The 2015 MAGEEP International Experience trip to Turkey included time at Bogazici University in Istanbul and Middle East Technical University (METU) in Ankara. We were fortunate to visit two top ranked universities in the MAGEEP consortium. This was the eighth year students have taken a summer trip as part of the MAGEEP International Experience Program. The 2015 Program was unique in that, not only were there six Washington University undergraduate students, we also had four students from the University of Queensland join us. This was truly a global experience for the students.
Full version of the video
While at each University, the students attended lectures on a variety of Chemical and Environmental Engineering-related topics, including waste management, groundwater pollution and remediation, engineered biological methods for producing hydrocarbon fuels, bioremediation, landfill structure and operation, and wastewater treatment processes. Visits to research labs presented the students an understanding of the focused research each university was pursuing and the common environmental and energy issues we face globally. While in Ankara, the students had the opportunity to attend the MAGEEP SEES Solar Workshop, where researchers from our partner universities presented their work in a variety of areas related to the development and implementation of solar energy technologies. This was an excellent opportunity to gain exposure to the wide variety of research initiatives and applications for solar energy as well as to see the coalition's goals as a whole for the development of these technologies. At METU, students visited the "Technopark". This is a cultivating center for creativity and innovative ideas. The park reflected the university as a whole as it demonstrated the school's invested interest in forward-thinking and technical novelties, while providing students the opportunity to research these ideas right on campus.
Our off campus tours included a trip to the Ambarli Atiksu Aritma Tesisi Wastewater Treatment Plant. This gave the students a first-hand perspective of the information that was presented to them at during their wastewater technology lectures. Another interesting field trip was the tour of the Odayeri Landfill. Again, this trip was especially engaging because the students were able to see a lecture, given at Bogacizi University come to life. A much different tour was conducted at our visit to the Earthquake Museum and Research Center. The students were able to see how earthquakes are monitored and the devastation they can cause. A real life example was given as the students sat in a shaking room constructed to show what happens during an earthquake.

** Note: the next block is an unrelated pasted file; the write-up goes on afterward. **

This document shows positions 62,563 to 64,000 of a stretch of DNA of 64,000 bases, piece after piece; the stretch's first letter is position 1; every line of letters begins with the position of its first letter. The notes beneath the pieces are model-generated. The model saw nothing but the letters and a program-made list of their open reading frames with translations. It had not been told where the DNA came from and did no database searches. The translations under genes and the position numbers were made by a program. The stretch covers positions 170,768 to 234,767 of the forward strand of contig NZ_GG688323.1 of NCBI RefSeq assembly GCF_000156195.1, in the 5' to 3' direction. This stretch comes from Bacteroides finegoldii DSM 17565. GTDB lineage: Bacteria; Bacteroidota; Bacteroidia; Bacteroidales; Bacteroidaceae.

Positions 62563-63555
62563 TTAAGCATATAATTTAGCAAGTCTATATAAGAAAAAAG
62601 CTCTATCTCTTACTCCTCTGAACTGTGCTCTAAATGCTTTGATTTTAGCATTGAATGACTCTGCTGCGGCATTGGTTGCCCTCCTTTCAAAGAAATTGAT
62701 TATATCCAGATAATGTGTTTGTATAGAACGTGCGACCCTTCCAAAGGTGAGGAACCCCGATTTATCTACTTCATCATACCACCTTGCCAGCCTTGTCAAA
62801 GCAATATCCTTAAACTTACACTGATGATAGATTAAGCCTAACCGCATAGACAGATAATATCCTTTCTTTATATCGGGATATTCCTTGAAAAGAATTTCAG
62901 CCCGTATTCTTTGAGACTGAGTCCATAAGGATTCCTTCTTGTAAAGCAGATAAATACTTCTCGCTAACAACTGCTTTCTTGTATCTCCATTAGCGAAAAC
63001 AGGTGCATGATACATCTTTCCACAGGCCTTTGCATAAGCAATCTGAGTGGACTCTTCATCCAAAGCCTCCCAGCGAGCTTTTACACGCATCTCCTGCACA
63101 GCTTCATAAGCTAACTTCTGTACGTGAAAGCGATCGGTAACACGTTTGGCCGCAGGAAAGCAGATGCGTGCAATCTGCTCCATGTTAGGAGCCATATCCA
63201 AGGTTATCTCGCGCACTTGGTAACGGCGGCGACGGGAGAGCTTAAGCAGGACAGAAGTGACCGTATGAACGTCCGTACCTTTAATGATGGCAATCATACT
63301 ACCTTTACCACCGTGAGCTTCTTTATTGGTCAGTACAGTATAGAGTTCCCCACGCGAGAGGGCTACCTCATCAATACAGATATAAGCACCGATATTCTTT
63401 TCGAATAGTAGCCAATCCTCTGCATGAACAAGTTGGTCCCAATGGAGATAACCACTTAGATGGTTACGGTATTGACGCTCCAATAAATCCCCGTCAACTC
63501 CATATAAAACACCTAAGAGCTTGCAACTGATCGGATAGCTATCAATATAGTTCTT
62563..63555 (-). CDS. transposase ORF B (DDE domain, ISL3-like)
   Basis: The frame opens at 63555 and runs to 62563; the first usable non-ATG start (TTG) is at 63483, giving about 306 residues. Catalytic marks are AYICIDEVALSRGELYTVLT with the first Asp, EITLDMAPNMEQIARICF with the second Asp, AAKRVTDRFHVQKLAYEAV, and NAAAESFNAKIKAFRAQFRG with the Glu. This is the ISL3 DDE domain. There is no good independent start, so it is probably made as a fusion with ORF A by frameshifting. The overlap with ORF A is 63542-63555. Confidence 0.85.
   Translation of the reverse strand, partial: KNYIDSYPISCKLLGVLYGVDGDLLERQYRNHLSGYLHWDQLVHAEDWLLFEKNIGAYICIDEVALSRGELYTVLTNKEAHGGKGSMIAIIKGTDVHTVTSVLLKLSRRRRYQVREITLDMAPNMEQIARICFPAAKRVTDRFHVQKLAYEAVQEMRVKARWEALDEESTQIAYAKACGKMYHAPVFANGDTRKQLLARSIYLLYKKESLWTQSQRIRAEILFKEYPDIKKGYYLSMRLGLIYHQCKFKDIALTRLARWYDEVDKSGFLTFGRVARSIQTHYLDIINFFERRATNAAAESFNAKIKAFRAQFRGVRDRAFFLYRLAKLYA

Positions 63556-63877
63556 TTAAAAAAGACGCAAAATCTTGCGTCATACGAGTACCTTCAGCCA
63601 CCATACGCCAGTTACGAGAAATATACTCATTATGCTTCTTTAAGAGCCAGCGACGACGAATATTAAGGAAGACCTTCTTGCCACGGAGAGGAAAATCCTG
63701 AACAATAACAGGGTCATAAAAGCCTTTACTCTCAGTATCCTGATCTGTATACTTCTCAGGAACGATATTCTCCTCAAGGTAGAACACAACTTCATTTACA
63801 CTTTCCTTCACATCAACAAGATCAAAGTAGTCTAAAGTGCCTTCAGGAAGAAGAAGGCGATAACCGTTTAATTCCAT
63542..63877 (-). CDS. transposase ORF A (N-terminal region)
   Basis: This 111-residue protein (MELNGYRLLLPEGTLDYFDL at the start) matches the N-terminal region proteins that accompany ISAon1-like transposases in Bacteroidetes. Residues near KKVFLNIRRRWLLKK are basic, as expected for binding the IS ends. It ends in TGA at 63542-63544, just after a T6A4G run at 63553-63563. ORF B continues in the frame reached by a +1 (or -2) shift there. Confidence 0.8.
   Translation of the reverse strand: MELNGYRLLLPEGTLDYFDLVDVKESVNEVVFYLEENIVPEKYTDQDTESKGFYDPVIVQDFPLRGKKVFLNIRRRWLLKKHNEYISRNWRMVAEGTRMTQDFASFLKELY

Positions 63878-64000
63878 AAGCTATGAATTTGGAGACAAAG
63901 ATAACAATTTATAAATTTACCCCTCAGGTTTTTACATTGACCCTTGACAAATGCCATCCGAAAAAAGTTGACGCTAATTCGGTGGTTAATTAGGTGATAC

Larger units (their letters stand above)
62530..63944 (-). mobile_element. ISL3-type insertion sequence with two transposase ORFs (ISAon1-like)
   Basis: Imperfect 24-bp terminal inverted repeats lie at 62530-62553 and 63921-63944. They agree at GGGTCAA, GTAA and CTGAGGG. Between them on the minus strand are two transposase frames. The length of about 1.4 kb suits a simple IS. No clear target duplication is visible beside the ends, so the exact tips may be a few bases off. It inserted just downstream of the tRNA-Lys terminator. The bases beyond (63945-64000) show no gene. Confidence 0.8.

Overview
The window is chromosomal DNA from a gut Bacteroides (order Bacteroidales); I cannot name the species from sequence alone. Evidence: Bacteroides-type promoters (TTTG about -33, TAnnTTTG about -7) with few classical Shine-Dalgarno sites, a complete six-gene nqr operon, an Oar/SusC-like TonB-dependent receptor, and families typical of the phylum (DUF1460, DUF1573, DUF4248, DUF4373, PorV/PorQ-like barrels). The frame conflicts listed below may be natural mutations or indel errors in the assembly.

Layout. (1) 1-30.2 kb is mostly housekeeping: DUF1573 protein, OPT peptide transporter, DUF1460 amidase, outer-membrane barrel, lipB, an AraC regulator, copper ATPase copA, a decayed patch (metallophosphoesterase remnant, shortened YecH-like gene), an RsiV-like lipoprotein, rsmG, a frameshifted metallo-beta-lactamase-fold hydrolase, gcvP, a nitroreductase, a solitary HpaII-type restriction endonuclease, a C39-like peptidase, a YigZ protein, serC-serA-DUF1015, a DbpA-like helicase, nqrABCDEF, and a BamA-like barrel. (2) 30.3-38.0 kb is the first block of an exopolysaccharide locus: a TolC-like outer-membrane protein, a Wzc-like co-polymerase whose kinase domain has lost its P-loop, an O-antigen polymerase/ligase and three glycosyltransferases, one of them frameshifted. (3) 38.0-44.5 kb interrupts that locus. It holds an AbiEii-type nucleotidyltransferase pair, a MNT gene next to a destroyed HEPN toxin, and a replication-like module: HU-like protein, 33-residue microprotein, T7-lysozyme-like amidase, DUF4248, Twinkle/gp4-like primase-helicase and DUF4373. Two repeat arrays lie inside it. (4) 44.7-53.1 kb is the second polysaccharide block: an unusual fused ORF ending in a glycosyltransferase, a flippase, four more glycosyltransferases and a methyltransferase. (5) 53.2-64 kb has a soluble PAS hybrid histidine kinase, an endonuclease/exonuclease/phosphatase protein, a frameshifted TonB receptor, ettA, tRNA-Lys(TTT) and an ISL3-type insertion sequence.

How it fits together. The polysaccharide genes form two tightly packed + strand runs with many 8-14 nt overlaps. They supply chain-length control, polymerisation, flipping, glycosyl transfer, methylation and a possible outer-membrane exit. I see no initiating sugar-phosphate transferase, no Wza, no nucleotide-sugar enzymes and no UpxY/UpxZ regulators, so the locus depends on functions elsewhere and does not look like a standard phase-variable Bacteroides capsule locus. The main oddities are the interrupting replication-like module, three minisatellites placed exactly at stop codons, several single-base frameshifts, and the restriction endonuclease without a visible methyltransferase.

While the primary purpose of this trip was to learn about engineering in Turkey, students had ample time to experience Turkish culture and visit historic sites while in Istanbul and Ankara. In Istanbul, we spent a day in the historic peninsula of the city, eating Turkish delight and Baklava, seeing the Hagia Sophia, the Blue Mosque, Topkapi Palace, the cisterns, and the Galata Tower. Visiting these historic sites allowed the students to learn about Turkey's extensive history and the various influences that shaped the country we see today. We also had the opportunity to spend a day travelling to the Prince Islands, a group of islands in the Sea of Marmara south of the city. There, we interacted with locals, ate traditional Turkish food, and biked around the island taking in the gorgeous views of the Marmara. Throughout our entire time in the city, we explored new neighborhoods and restaurants and met with locals as much as possible. We also spent a great deal of time with METU students in Ankara and had the opportunity to visit the historic section of the city and visit Ataturk's Mausoleum. Our visit to the old city of Ankara highlighted the stark differences between Istanbul and Ankara. This visit made the group even more aware of the cultural differences that can come into play in any work in a given country.
As one student stated, "Overall, my experience was a true Turkish delight—enlightening in both environmental engineering and cultural aspects alike." An especial delight on this trip was to have our own Washington University PhD student, Begum Karakocak with us the entire time showing around in a way that only local people would know and appreciate.